Are there any recipes/shortcuts that can train a piano self-learner into being able to sight-play, at least simple pieces? How to overcome the difficulty of constantly checking the keyboard while reading notes?
The only way to learn to be an effective sight reader is to practice it. Concentrate on reading above and below the staff notes. I sometimes practice hand excericises with my eyes closed. this familiarizes your fingers with the keyboard.
how long does this practice take Jan 25, 2020 at 6:16
@feynman - how long is a piece of string?– TimJan 25, 2020 at 10:56
@Tim never measured it Jan 27, 2020 at 3:37
Learn to know the keyboard like driving your car:
- orientation on the keyboard: a) all 2 black keys open eyes b) with closed eyes)
Find all 3 black keys (all octaves), in the same way: all 2 black keys, all EF and BC (the white semitones), all D (between the 2 black) all DC,
- triads and scales
Play ceg, dfa (the scale of C) blind, always stay in contact with the black keys and always mind the shape of the pattern.
Play the scale of B major:1231234 (thumb on B and E) go through all sharp keys
the accompaniments of the l.h. are often triads and tetrads up and down. Practice them in all keys, always analyzing the
You can invent similar short orientation exercises and practice them without shhet music, blind, but always imagine or singing the notes you‘re playing, 2-3 minutes before you start reading.
Another way is reading and playing bar by bar or phrase by phrase, memorizing the keys and notes, seeing and blind, but always listening. At the end you can play the piece by heart.
Btw. it‘s not just a bad habit to look down on the keys: you can also express a lot of music by looking down. You have all the time of your life for reading notes, stay in contact with your piano, it loves, when you look into its (k)eys.
For disclosure, I worked on developing the above system.
i downloaded thru micrologus.com/download. but do you know how to use this software Jan 27, 2020 at 3:47
Install it, then in the main page click on "Courses" on the left, and then double-click on "Sight Reading Method" in the list on the right. And then start reading, playing the examples, and so on...– MMazzonJan 28, 2020 at 18:36
There is a kind of hymnal (Reformation church) that uses only long note values for four part harmony. Like The Scottish Hymnal.
I think these can be good for sight reading for a number of reasons:
- lots of (homophonic) music is based on adding rhythmic figures to a basic harmonic framework, the long note values in these hymnals focus on only those important harmonic tones
- most of the movements from chord to chord involves only single step motions or held tones which you can use as "anchors" for changing your hand position without looking at your hand
- a lot of harmony examples are packed into a short space
- most of the key signatures are easy
If you practice playing double notes in one hand and changing fingers on repeated notes, along with sight reading the hymnals, it really help develop skills to play without looking at your hands. At least it's helping me.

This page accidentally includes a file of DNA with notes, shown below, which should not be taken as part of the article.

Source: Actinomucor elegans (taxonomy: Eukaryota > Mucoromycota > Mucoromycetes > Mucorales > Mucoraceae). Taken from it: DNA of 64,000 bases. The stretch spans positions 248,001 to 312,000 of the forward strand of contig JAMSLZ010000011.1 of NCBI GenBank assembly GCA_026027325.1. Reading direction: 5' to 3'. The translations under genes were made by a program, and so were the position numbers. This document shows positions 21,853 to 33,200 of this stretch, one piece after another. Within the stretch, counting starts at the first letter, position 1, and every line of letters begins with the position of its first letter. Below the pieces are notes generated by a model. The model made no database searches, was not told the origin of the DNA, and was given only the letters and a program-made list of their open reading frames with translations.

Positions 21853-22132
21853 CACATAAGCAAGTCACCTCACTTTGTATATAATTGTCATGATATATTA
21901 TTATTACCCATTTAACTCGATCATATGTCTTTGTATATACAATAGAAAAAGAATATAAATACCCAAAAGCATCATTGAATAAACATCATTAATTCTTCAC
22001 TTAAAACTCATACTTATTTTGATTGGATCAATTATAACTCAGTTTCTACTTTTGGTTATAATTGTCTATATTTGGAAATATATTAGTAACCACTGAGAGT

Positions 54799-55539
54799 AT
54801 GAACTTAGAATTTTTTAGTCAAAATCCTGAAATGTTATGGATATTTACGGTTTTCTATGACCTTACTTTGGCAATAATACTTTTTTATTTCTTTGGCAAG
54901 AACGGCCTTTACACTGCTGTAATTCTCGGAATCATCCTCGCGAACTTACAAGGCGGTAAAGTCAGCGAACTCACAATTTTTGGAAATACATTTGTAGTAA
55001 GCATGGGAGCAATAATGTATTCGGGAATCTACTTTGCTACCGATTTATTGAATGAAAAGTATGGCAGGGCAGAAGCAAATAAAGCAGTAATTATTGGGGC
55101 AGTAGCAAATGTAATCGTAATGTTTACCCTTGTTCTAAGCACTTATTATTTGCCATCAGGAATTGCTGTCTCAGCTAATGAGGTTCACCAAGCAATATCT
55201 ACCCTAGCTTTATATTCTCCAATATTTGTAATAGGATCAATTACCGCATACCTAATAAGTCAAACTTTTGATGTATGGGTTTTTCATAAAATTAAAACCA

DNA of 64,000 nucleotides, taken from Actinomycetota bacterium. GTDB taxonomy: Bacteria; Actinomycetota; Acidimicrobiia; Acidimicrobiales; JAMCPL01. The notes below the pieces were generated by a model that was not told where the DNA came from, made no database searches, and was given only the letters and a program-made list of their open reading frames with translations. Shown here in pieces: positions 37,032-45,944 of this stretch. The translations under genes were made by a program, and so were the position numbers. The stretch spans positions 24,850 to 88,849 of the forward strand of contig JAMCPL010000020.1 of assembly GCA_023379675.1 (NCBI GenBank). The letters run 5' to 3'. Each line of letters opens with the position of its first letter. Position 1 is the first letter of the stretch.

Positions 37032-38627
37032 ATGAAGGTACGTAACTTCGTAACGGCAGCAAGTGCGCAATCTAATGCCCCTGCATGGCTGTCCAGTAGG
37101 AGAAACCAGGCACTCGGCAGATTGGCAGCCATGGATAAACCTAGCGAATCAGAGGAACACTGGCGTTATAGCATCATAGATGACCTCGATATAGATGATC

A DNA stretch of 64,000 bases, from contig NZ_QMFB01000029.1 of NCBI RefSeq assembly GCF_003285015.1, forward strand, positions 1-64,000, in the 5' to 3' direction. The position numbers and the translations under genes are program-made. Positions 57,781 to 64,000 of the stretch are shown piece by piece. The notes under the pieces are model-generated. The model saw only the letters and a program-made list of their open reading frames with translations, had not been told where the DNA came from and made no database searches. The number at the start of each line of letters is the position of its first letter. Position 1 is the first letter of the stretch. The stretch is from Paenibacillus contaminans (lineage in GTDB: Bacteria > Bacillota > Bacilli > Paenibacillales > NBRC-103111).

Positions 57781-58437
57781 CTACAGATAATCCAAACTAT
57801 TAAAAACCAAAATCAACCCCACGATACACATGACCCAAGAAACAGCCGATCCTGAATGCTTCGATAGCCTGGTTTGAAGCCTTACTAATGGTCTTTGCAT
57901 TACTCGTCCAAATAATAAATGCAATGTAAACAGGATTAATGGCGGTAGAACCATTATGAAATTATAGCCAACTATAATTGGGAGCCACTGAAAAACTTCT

My son worked with a sight reading book series by Paul Harris. It was excellent. I'm sure there are other good ones as well. Each exercise is short, and includes phrasing and dynamics. Interestingly enough, that is helpful.
In addition, the exercises are extremely graduated. Also, the student is given a procedure to follow. Look over the exercise carefully before putting your hands on the keyboard: time signature, tempo, key signature. Count out or imagine the rhythm once through, without playing yet. Also, look at the melody and ask yourself, what scale degree is this starting on? -- this can help one visualize, so to speak, what the melody will sound like.
Some knowledge of music theory will be helpful.
The main thing is to work at your level -- which will be lower than the level of your repertoire pieces. Imagine it as well as you can in your mental ear before you play it, and choose a very slow tempo -- and stick to it. Give it phrasing. Make it beautiful or at least interesting.
No short cuts. Suffer like the rest of us!! And no book recommendations either.
Know your scales thoroughly. 12 majors at least. Harmonic minors would be next. All without reference to the black and white keys.
Before starting any sight-reading of a piece, play through its key scale several times - this gets your head and fingers in the zone of that key.
Concentrate on one hand at a time initially.
Remember there are two aspects involved in early sight reading - rhythm and melody. Split them, starting with the rhythm part. Tap out the rhythm of the notes, a few times so it's internalised. Almost learned if you like. You're learning to sight-read. Only then try playing the tune, which will fit better over the rhythm you've established.
With no music, try to feel how far a stretch various intervals are. M3,m7, P5 etc.using different fingers in different keys.
Take some time trying out sight singing. Keep to mainly white note keys initially. Give yourself the occasional note as a check, and work through a single line melody slowly. I've always said if you can sing it, you'll play it more easily.
A few ideas out of many. Just practise sight-reading every day, and it'll get better. Gradually or quickly - we don't know!